Second Sunday of Lent—How Psalms Help Us Deal with Our Inner Gangster

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February 28, 2021

Psalm 59

To the tune of “O Sing a Song of Bethlehem” C.M. Sing it at seedbed.com/soundtrack

1 Deliver me, O God, from those
that are my enemies;
Protect me from all those who do
rise up to threaten me.
2 Deliver me from wicked ones
who do evil again;
And save me from the wickedness
of those bloodthirsty men.

3 See how they lie in wait for me!
They fiercely do combine
against me, Lord; they do conspire
for no offense of mine.
4 I’ve done no wrong, yet they in wait
are ready to seize me;
Arise to help me, Lord my God,
look on my plight and see!

5 Awake, Almighty Lord of hosts,
O God of Israel,
Arouse Yourself to punish all
that wickedly rebel.
6 At evening they go to and fro;
they make great noise and sound;
They snarl like dogs and prowl about
the city all around.

7 See what they spew out from their mouths;
for in their lips are swords;
And they say, “Who can possibly
hear any of our words?”
8 But You, O Lord will laugh at them,
and at the nations scoff;
9 My strength, I’ll watch and wait for You,
my fortress and my rock.

10 My loving God goes before me;
He’ll let me gloat and see
the end of all those wicked ones,
who mock and slander me.
11 But do not kill them, Lord, our shield,
or people will forget;
By Thy strong power bring them down,
and make them wander yet.

12 And for the sins which their mouths speak,
the words their lips let fly,
Let them be caught in their own pride,
because they curse and lie.
13 Consume them in Your wrath, O Lord;
consume till they’re no more.
It will be known to ends of earth
that Jacob’s God is Lord.

14 At evening they go to and fro;
they make great noise and sound;
They snarl like dogs, and prowl about
the city all around.
15 They wander, searching for their food;
and if not satisfied,
They howl like dogs and prowl around,
and don’t care how they’ve lied.

16 But I’ll sing of Your strength, O God;
at dawn Your love I’ll praise;
For You’re my fortress, refuge, and
my tow’r in troubled days.
17 O God, You are my strength, and I
sing praises unto You;
O God, You are my fortress, full
of lovingkindness true.

CONSIDER THIS

Back-to-back imprecatory psalms. So can we cut the fancy language and just call it what it is? Song 59 and a series of others of its ilk are the gangster psalms of the Bible. They are the melodies of revenge; the “I’m going to make you sorry for the day you were born” songs. Picture Clint Eastwood in his signature role as Dirty Harry, armed with his signature Smith & Wesson Model 29, .44 caliber SuperMag revolver, uttering his signature greeting to a villainous criminal, “Go ahead, make my day!”

It sounds harsh, but this is what the psalmist had in mind for God to do to his enemies. The singer wanted to make his enemies pay. Song 59 stops just shy of torture:

But do not kill them, Lord, our shield,
or people will forget;
By Thy strong power, bring them down,
and make them wander yet.

He wanted to make them suffer.

To imprecate is to call down curses and wrath on one’s enemy. This reminds us of the question Jesus’ disciples asked him in response to their not being welcomed into a Samaritan village: “Lord, do you want us to call fire down from heaven to destroy them?” (Luke 9:54). But doesn’t the New Testament categorically forbid this kind of behavior? “Do not take revenge, my dear friends, but leave room for God’s wrath, for it is written: ‘It is mine to avenge; I will repay,’ says the Lord” (Rom. 12:19). It all depends on who is taking the revenge.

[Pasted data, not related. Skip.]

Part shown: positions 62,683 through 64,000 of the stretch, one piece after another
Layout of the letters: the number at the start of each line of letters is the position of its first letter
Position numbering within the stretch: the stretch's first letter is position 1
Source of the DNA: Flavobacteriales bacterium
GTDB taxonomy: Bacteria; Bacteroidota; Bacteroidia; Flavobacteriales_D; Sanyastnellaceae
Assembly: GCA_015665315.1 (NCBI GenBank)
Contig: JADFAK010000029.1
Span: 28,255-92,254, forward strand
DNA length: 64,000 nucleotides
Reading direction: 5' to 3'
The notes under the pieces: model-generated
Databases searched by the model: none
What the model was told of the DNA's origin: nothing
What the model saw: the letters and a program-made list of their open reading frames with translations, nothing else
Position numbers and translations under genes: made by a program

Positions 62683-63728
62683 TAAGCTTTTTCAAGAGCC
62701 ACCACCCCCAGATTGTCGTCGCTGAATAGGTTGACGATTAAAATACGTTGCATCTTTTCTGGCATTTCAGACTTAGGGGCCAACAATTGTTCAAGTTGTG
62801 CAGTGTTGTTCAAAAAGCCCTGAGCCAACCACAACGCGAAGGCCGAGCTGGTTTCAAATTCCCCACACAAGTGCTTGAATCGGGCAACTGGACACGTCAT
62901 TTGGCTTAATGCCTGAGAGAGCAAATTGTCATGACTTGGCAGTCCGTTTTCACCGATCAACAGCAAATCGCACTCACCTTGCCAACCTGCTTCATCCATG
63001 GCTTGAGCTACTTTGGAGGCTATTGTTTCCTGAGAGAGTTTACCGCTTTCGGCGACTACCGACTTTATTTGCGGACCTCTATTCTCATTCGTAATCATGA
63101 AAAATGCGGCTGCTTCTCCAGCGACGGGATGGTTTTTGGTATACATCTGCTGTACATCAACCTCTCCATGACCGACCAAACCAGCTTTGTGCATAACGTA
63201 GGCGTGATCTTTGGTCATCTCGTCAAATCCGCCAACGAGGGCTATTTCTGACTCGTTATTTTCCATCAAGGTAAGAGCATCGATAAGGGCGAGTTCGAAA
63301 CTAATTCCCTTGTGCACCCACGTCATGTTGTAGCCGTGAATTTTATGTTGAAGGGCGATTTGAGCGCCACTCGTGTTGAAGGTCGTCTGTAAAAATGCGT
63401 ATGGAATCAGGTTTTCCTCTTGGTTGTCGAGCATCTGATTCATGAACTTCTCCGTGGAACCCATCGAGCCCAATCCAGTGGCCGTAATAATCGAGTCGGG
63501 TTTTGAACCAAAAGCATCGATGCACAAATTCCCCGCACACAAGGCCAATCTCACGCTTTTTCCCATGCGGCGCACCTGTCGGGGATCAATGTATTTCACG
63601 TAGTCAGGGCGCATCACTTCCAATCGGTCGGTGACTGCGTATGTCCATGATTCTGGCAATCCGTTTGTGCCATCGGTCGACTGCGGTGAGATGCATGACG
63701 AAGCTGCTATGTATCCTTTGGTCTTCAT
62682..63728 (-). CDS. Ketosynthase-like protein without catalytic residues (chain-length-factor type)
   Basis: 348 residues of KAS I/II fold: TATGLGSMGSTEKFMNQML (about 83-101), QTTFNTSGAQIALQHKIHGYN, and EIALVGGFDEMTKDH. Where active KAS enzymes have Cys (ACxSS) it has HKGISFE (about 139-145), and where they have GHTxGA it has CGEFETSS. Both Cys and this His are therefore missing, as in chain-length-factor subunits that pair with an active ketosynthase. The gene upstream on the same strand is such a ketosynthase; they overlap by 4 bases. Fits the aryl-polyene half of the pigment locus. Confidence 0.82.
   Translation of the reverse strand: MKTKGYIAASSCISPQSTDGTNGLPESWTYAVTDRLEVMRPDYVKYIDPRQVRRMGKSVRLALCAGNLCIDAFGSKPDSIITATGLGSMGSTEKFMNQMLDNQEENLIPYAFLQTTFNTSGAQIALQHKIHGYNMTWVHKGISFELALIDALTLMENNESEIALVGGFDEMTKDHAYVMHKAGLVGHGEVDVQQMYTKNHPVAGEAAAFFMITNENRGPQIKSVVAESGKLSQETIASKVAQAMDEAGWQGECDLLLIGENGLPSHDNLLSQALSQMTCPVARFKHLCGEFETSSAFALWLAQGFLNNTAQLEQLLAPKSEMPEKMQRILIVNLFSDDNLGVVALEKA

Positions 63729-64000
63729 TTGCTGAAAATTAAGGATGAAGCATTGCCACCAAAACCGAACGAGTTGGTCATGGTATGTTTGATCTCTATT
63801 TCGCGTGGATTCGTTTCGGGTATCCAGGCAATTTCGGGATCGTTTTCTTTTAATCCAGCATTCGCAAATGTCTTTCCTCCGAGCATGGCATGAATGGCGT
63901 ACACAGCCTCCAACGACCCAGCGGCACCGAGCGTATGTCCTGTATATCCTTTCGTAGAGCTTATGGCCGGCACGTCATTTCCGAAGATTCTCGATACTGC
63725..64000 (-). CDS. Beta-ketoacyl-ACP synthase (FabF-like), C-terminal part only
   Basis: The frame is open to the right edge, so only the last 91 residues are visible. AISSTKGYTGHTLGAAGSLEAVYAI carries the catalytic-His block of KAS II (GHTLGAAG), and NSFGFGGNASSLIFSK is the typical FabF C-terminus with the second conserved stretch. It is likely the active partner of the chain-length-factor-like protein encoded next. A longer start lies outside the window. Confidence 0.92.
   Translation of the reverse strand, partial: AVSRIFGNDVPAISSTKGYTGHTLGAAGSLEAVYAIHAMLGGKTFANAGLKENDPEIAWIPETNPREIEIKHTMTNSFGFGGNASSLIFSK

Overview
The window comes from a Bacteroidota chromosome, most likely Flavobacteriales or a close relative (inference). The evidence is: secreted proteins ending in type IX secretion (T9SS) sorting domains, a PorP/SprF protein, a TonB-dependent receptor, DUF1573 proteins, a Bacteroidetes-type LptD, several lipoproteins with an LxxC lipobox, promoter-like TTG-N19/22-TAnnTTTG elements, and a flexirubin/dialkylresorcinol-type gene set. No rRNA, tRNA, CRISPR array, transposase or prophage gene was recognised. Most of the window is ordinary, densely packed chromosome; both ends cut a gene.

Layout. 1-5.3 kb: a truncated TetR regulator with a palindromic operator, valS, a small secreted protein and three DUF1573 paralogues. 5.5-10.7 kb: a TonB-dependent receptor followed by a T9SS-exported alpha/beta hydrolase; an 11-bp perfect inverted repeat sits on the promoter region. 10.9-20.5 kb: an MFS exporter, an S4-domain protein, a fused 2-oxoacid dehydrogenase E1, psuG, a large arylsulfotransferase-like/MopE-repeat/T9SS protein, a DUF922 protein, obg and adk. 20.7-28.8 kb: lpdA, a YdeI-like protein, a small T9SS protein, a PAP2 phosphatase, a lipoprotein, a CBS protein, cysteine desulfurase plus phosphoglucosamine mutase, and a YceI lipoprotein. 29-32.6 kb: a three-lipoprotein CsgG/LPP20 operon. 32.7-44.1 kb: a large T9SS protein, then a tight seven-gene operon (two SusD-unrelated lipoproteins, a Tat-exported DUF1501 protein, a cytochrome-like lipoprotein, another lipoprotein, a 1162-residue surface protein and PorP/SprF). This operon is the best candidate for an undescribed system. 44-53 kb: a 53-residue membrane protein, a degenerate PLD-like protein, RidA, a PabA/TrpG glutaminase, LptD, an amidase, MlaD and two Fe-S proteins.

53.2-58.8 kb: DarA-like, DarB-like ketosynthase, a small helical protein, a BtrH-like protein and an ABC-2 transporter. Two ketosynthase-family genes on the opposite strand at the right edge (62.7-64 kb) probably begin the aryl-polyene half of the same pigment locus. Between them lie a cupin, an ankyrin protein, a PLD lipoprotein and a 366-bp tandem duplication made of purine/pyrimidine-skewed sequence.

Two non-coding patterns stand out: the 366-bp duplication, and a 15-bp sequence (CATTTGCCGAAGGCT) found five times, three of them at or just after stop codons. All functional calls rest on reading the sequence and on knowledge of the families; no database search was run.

It all comes down to Calvin’s dictum of a few days ago: “It is God with whom we have to deal.” Vengeance and wrath belong to God alone. I think the point (at least one of them) of the imprecatory psalms is actually to create a safe opportunity for the psalmist to get the gangster out of him- or herself. The only thing worse than having this kind of vengeful spirit is not finding a healthy way to expel it. It makes for the worst kind of sin sickness—equivalent to stage 4 small cell lung cancer.

Oh, there will be justice. It’s just not mine to take. I must take the long view. I must take my inner gangster straight to the throne of God and sing out those dark melodies until they are no more. Yes, that’s it. It’s an offer we can’t really afford to refuse.

So go ahead, make my day . . . sing this song.

Ask Yourself. Share with Another.

Is there anyone in your life you would like to call down fire on? How are you dealing with that? Where is God in the situation?

For the Awakening,
J.D. Walt
Sower-in-Chief
seedbed.com

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Farmer. Poet. Theologian. Jurist. Publisher. Seedbed's Sower-in-Chief.

1 COMMENT

  1. The only thing worse than having this kind of vengeful spirit is not finding a healthy way to expel it. It makes for the worst kind of sin sickness—equivalent to stage 4 small cell lung cancer. Agree-agree-agree-
    By the grace of God, we love our enemies–But that process can reap havoc on your body. As you wail, “when Lord when.” So, you wait on the Lord, and his anger is slow because love is his nature. Then after a while you let it go. After the stress, the pain, you have enough sense to let it go. Giving it to God is a work of faith, since Satan will not let you forget the wrong. So, we strive with all that we have to enter into his REST! Till we find peace for our soul, allowing God to do what he does best!

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